"We used to drink river water and we had no health and sanitation facilities, no schooling for the children," said Zakir's wife, Bashir, recalling their former lives. "For us, who were born and grew up on the boats, having a home and being able to live a normal life is like a dream."

Speaking at the handover ceremony, UNHCR Representative in Pakistan Neill Wright thanked the government of Pakistan and, in particular the Punjab administration, for providing the land. "Access to shelter is a basic human right," he said. "I am proud that together with government and non-governmental partners, UNHCR has been able to support the government in assisting some of the most vulnerable victims of the devastating 2010 floods."

In addition to the shelters in Punjab, UNHCR has constructed nearly 30,000 additional homes in the provinces of Sindh, Balochistan and Khyber Pakhtunkhwa, which were also affected by floods in 2010 and again in 2011.

http://www.unhcr.org/4fbcd6f09.html

Comment by Riaz Haq on July 6, 2012 at 4:56pm

Here's a Daily Beast article on Bahria Town gated communities in Pakistan:

This unlikely playground for wealthy Muslims is the vision of Khan's boss and father-in-law, Malik Riaz Hussain, a 59-year-old billionaire Pakistani contractor. Set between the capital Islamabad and its sister city Rawalpindi, Bahria Town is the "masterpiece" of his 40-year career, a $6 billion project he has funded solo to avoid having to deal with outside investors. Its nine phases, too vast to fully appreciate without standing on one of the plateaus that overlook them, will one day mesh together into a planned residential city for 1 million people. The project broke ground in 1996, and already, many of the 50,000 luxury properties in the development are owned by wealthy Pakistan expatriates who swooped into Bahria Town after 9/11 to buy second homes amid fears they would be driven out of places like London, New York and Los Angeles. Equally important was the security and serenity that Bahria Town provides, which drew Pakistan expats and a smattering of wealthy Arab Muslims away from places like Dubai.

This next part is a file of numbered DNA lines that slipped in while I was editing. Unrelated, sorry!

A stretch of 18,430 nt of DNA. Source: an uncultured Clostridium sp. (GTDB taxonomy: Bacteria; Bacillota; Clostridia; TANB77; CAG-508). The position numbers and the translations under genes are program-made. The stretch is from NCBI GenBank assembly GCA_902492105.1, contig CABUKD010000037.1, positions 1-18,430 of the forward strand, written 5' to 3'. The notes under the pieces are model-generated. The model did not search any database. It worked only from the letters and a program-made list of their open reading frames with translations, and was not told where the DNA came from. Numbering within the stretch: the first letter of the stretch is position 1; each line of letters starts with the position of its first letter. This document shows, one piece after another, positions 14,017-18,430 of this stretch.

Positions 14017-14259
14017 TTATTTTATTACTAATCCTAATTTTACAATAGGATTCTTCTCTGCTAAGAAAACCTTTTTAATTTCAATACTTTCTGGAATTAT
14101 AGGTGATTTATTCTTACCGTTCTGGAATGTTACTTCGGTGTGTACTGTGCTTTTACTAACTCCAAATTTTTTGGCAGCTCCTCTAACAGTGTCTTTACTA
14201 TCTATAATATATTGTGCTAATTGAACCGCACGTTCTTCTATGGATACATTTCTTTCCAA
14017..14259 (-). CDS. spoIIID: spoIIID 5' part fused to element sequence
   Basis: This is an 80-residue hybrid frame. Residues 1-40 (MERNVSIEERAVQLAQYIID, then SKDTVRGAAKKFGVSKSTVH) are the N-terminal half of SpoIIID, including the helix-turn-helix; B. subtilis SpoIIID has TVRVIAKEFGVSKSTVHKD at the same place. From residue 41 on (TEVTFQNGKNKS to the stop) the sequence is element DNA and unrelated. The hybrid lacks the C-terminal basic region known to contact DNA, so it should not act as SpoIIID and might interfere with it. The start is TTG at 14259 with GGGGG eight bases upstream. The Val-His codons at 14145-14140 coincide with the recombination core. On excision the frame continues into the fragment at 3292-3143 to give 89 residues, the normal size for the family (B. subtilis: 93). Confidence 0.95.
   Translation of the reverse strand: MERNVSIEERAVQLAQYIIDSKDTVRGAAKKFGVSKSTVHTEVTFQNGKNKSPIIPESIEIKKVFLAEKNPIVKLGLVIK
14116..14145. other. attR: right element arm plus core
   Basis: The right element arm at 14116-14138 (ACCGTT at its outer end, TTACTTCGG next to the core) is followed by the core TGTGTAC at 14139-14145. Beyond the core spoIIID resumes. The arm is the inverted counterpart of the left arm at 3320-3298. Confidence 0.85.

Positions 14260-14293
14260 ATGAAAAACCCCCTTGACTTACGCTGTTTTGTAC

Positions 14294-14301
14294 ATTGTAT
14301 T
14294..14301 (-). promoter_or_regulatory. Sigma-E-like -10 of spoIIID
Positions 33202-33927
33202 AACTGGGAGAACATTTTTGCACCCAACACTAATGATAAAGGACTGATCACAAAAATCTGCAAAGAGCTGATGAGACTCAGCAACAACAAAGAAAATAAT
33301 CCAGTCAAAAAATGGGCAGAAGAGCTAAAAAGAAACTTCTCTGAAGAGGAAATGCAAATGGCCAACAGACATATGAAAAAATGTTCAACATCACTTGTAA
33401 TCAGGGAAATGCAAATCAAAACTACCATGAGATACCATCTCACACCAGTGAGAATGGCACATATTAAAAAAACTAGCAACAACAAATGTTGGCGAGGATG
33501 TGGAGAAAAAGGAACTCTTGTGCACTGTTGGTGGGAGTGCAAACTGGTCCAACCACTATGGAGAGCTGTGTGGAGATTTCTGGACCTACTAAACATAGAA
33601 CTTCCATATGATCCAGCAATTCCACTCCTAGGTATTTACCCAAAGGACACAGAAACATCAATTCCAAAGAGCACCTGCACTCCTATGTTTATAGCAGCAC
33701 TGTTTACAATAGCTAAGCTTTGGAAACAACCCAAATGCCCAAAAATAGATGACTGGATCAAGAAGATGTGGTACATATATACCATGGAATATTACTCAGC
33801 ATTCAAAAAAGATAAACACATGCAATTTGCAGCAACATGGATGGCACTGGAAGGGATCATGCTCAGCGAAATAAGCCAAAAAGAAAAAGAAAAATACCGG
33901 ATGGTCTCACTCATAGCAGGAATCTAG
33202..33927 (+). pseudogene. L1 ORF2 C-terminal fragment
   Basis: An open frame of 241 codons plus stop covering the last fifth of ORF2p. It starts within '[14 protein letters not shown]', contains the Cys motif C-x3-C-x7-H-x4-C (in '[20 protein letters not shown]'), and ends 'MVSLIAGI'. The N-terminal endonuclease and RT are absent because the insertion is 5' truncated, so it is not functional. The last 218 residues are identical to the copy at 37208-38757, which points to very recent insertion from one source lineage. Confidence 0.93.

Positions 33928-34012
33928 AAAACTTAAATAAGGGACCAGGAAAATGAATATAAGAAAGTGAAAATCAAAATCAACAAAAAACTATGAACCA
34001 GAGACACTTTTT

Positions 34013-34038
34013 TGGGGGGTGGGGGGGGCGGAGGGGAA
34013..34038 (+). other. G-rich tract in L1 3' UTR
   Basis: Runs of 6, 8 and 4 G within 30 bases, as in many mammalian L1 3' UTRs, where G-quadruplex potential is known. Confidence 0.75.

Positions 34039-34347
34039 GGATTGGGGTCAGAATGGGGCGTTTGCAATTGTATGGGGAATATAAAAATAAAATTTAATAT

The complex offers amenities (24-hour armed security, schools, hospitals, a fire department, retail shopping, restaurants and entertainment centers) that go above and beyond those in many of the gated communities that have become so popular in countries from the United States to Brazil. Given the nation's security issues, it's especially easy to understand why the rich here want to cloister themselves. Rival Pakistani developers, including one owned by the military, have begun copying Hussain's vision, constructing their own gated communities in the suburbs of major Pakistani cities such as Karachi. Hussain himself is developing a second such site in Lahore, where former prime minister Nawaz Sharif already lives in a gated community called Model Town.